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Joseph Carmen
Dance Magazine
June 2009

 Complete Article: Men at Work (PDF)

 Excerpt:

Balanchine said “Ballet is woman,” but that opinion hasn’t deterred men from pursuing their passion for dance training. Dance programs at the preprofessional and university levels have ramped up their curricula in response to current expectations for greater male prowess. Male students are hungry for training that meets their needs, so what are some new solutions for their development? At schools across the country, men are benefiting from their own separate technique classes, as teachers tailor these courses to the current generation of students. In all-male settings, men can focus on technical skills that often get overlooked in co-ed classes, like beats, turns, double tour en l’air, or advanced steps like revoltades and barrel turns

Over time, male dancers have gained more technical breadth, and current training methods need to reflect that. When Boal wasyounger, he remembers, men weren’t required to extend their legs more than about 90 degrees. “Now men are expected to have as much flexibility as women and lift their legs as high,” he says. “The whole concept of stretching is essential for male dancers, and we push for that as teachers. ”With the advent of pyrotechnical feats that male dancers toss off in bushels these days, Stiefel emphasizes doing those gymnastic elements without straining. “People get very caught up in numbers,” he says, “but clean never goes out of style.”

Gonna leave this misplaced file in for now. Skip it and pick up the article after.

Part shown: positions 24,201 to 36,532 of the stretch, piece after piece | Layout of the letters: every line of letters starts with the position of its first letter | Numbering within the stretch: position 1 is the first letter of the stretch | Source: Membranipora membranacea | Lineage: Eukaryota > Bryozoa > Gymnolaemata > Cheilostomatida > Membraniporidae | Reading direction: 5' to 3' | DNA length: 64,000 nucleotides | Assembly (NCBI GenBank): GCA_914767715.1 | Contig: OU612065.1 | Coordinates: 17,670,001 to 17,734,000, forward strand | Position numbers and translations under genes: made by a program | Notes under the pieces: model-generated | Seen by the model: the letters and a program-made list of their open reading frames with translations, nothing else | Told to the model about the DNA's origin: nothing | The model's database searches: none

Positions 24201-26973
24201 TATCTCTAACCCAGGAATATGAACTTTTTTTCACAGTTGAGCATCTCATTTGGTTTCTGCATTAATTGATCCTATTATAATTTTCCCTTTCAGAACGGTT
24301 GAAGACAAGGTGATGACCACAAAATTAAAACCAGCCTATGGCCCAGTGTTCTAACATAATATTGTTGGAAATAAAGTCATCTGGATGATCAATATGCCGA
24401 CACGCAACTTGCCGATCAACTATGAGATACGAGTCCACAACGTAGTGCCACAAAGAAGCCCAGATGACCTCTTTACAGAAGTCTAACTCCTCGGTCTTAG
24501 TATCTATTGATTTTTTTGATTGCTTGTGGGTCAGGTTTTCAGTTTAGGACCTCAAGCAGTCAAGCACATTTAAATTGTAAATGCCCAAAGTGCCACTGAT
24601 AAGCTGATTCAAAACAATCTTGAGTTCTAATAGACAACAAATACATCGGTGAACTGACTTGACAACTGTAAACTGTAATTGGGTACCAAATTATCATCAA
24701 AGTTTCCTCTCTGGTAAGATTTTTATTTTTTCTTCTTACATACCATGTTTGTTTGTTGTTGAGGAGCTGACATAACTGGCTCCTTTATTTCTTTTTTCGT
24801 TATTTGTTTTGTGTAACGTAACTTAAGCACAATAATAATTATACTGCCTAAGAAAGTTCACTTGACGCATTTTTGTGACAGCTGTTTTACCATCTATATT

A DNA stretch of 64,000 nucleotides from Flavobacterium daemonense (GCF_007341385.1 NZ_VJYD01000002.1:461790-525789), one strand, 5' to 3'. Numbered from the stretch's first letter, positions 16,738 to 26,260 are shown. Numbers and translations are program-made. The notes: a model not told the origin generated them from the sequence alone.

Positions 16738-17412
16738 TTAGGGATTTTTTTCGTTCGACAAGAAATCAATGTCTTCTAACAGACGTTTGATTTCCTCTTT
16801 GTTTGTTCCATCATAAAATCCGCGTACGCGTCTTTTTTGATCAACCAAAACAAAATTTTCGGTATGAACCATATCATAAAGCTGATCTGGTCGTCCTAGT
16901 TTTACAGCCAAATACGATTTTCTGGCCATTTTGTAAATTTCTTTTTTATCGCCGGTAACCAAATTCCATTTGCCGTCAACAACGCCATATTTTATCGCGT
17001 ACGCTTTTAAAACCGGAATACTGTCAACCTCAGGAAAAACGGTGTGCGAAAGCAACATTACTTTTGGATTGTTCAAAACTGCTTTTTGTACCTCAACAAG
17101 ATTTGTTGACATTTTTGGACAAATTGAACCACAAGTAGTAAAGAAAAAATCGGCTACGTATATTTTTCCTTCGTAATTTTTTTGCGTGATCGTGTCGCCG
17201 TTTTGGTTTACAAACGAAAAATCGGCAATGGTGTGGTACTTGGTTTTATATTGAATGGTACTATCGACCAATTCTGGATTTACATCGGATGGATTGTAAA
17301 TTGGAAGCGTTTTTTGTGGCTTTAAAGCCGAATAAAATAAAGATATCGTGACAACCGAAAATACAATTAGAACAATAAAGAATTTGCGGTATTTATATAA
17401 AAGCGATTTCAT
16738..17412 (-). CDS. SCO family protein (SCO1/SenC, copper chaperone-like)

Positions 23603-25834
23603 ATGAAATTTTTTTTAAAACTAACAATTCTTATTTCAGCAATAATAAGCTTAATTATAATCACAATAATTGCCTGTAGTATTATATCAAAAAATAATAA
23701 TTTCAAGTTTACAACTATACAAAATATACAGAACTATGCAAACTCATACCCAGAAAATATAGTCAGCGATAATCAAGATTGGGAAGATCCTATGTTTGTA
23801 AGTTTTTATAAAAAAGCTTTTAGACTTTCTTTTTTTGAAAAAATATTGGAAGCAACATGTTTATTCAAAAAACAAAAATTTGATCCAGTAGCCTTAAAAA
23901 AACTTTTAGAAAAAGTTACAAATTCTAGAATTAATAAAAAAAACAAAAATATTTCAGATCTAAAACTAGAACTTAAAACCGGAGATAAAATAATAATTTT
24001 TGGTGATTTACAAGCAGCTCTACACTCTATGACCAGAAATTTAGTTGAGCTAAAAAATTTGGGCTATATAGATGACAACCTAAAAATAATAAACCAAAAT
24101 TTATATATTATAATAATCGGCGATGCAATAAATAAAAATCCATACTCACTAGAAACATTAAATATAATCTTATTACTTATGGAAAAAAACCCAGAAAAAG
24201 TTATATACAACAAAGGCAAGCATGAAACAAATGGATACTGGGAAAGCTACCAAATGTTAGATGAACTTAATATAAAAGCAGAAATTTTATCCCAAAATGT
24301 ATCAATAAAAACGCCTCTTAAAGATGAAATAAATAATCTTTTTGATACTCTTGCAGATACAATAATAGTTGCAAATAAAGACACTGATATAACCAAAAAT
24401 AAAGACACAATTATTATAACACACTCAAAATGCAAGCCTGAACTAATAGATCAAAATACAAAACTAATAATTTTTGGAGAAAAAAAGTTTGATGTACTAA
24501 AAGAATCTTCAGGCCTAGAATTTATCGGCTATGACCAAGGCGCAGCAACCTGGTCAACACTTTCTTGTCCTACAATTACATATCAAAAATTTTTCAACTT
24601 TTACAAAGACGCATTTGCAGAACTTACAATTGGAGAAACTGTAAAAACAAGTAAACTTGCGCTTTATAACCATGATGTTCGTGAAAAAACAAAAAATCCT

– Joseph Carmen, Dance Magazine, June 2009

 


Do’s and Don’ts: Strengthening your upper body

 

French Clements
Dance Magazine
June 2009

Excerpt:

For full versatility as a dancer, a strong upper body is key. When a teacher or choreographer throws you a high-impact lift, sustained handstand, or swooping inversion, you need to be prepared with enough power and stability to get through it. While hitting the weight machines at the gym is one way to get stronger, improper training can cause muscle tears and that dreaded “bulking up,” which decreases mobility and disrupts your long line. Rocky Bornstein, a physical therapist at Westside Dance Physical Therapy in NYC, says there are plenty of ways to build the strength you need without bulk. Here are some tips for working toward a stronger upper body and effectively using what you already have.

– French Clements, Dance Magazine, June 2009

 

Complete Article: Men at Work (PDF)

 

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